3 May 2018
Would you use a business’s products when the owners themselves didn’t use them?
I would guess that many of us do without even realising. In 2010 Apple boss Steve Jobs described the iPad as an ‘incredible experience’. He sang its praises as one of the greatest browsing experiences. Yet, in an interview shortly after, when a journalist asked if his children loved the iPad, he responded to say that they don’t use it. The Jobs family limits the children’s use of technology.
Equally, a school near Silicon Valley, attended by many of the children of some of the top tech firms’ execs, limits the amount of screen time its pupils have – not introducing screens until a certain age.
If the makers of these devices are not using the devices themselves and limiting their families’ use of it, that is surely a red flag for the rest of us?
Stepping away from the screen
These points were raised in a TED Talk by psychologist Adam Alter. Notably during his talk he references ‘stopping cues’ in our use of smartphones and social media. These are things that nudge you to let you know that it’s time to move onto something new: the end of the newspaper, the end of a TV programme. Instead, we’re driven by constantly refreshing, scrolling feeds, and interfaces that mimic fruit machines to give us the thrill of wondering what’s next.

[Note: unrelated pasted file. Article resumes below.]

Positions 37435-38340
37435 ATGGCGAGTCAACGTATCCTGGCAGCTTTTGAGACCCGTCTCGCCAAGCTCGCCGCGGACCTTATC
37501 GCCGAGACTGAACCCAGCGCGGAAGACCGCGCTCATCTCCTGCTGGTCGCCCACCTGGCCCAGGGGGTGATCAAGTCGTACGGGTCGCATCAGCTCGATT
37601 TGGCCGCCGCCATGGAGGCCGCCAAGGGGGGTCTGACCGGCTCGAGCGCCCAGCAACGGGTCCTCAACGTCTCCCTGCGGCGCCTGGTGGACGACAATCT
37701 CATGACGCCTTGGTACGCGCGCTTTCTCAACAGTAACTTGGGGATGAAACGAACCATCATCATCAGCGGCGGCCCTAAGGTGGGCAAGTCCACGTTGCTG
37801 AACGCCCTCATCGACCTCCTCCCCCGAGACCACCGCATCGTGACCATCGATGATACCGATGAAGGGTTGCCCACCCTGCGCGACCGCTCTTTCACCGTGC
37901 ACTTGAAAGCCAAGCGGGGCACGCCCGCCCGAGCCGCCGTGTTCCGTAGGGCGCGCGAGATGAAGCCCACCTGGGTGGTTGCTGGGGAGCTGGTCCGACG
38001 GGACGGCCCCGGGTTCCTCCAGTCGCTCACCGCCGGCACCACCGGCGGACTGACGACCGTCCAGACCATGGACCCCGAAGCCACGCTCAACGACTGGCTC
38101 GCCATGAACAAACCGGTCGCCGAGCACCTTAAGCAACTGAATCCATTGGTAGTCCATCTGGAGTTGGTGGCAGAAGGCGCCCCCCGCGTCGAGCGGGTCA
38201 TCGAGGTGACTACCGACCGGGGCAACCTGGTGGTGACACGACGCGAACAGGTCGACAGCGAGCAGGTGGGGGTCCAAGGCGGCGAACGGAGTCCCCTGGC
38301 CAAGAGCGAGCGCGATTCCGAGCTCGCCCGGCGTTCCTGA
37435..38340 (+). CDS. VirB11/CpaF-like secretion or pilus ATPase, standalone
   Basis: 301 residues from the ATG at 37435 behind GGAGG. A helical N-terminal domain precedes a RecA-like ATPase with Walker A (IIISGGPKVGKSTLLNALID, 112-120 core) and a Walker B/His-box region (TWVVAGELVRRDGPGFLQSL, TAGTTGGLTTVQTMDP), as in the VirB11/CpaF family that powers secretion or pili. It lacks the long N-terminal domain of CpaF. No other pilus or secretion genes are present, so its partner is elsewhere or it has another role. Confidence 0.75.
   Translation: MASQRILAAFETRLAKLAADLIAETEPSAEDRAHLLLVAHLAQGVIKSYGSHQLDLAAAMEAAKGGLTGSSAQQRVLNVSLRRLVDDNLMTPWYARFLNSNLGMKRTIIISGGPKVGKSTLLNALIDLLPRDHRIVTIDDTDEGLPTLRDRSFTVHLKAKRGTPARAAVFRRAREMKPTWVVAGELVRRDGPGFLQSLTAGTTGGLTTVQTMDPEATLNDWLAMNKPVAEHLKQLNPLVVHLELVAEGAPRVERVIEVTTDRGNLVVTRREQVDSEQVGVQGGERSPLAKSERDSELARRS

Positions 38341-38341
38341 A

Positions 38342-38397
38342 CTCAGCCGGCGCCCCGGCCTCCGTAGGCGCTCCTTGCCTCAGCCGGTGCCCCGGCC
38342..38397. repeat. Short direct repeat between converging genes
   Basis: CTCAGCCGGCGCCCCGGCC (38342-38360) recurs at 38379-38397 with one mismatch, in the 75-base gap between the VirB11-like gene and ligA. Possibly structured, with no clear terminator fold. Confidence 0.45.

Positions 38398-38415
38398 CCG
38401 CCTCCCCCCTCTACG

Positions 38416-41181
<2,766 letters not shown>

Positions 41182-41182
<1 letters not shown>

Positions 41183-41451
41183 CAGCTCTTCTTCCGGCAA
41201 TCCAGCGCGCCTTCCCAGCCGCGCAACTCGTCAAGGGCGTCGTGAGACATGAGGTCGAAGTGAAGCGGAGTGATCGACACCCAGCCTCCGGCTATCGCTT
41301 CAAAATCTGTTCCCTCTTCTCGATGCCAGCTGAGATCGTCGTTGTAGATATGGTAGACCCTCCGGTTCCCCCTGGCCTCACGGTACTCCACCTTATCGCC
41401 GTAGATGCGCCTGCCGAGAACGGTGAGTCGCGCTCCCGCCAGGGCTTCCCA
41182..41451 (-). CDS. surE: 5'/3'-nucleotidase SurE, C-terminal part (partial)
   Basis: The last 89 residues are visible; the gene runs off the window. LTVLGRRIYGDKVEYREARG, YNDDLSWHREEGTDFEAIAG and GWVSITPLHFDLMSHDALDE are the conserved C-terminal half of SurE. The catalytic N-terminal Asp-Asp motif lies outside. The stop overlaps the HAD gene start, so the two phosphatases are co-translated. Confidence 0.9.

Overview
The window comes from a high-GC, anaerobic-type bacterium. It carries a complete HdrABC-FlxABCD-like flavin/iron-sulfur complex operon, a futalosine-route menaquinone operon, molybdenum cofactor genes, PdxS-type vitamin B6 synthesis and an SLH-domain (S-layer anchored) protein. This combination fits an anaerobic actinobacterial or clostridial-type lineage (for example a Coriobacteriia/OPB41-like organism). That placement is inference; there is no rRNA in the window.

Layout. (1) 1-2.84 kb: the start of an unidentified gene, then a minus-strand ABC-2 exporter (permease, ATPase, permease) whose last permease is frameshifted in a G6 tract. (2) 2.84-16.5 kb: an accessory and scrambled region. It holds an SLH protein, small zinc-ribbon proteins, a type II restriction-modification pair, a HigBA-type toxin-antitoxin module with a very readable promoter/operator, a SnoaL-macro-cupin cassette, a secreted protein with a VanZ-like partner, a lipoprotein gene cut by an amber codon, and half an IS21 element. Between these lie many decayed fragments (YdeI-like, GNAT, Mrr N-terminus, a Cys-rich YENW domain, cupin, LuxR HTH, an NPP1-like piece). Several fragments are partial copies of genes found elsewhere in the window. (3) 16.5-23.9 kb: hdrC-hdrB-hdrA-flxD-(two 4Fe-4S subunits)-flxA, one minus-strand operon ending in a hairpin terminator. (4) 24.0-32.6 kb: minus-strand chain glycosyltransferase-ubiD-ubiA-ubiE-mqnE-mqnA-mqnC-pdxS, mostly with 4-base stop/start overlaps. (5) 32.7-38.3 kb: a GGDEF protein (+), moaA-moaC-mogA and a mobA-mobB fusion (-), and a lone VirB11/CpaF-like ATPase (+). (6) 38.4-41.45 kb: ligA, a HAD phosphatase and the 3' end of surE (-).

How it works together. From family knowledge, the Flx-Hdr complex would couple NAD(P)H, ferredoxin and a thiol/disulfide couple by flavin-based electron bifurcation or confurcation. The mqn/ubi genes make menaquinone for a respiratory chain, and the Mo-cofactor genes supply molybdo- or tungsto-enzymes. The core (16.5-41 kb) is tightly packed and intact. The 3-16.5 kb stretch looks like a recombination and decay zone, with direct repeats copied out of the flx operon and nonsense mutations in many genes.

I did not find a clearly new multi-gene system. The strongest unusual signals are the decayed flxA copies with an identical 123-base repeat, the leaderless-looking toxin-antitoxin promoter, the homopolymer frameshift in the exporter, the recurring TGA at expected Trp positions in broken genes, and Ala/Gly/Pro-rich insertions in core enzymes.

These apps are effectively manipulating us into spending more and more time on them. Yet, those surveyed and referenced in Alter’s talk said that the apps that mimic this behaviour – news and social media apps – are the ones that make them unhappy.
Former Facebook President Sean Parker openly discussed how they are effectively hacking human nature to ensure that people continue to use the service and drive revenue for the firm.
We’re no longer bored. We don’t let our minds wander. I believe that we’re less creative because of it. Don’t you find that you have your best ideas when you’re bored, when your mind wanders? Shower thoughts are often our most creative. These are the times when we’re not actively thinking about anything. We’re free to let our minds wander.
As a creative soul, the thought of losing our creativity is horrifying. That’s why we have no phone zones in our house. It’s why I try to move away from screens and spend time doodling, walking in the mountains or in the gym.
I’d love to hear your thoughts. Does it concern you that we’re spending too much time in front of screens?